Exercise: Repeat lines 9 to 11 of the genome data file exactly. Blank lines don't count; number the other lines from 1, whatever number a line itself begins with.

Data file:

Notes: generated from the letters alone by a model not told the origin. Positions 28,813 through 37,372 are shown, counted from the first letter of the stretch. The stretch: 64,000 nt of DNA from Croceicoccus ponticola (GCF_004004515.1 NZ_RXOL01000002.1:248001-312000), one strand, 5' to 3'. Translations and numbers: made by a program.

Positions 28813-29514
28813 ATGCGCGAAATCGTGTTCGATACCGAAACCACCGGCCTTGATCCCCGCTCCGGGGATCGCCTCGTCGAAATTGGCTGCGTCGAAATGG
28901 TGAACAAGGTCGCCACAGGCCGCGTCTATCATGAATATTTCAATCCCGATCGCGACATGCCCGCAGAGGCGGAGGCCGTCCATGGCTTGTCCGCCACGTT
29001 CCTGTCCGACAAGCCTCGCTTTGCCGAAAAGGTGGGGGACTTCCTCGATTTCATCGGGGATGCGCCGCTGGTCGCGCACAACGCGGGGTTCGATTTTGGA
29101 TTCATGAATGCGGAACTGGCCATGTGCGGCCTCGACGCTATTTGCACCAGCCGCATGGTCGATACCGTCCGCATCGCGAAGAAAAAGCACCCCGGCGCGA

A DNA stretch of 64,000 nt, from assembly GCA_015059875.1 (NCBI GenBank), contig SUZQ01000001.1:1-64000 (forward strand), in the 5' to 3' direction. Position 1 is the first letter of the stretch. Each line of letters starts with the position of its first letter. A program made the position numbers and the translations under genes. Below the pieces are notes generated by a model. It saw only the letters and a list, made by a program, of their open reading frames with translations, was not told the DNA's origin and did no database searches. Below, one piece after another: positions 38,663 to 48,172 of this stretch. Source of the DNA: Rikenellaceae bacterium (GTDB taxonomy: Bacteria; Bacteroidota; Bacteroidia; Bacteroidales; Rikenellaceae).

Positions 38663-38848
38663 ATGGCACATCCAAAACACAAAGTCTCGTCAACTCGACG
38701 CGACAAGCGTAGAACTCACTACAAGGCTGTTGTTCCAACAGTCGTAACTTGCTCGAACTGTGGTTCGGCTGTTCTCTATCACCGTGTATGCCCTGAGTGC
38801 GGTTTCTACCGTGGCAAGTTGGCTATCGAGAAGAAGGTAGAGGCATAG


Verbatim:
38663 ATGGCACATCCAAAACACAAAGTCTCGTCAACTCGACG
38701 CGACAAGCGTAGAACTCACTACAAGGCTGTTGTTCCAACAGTCGTAACTTGCTCGAACTGTGGTTCGGCTGTTCTCTATCACCGTGTATGCCCTGAGTGC
38801 GGTTTCTACCGTGGCAAGTTGGCTATCGAGAAGAAGGTAGAGGCATAG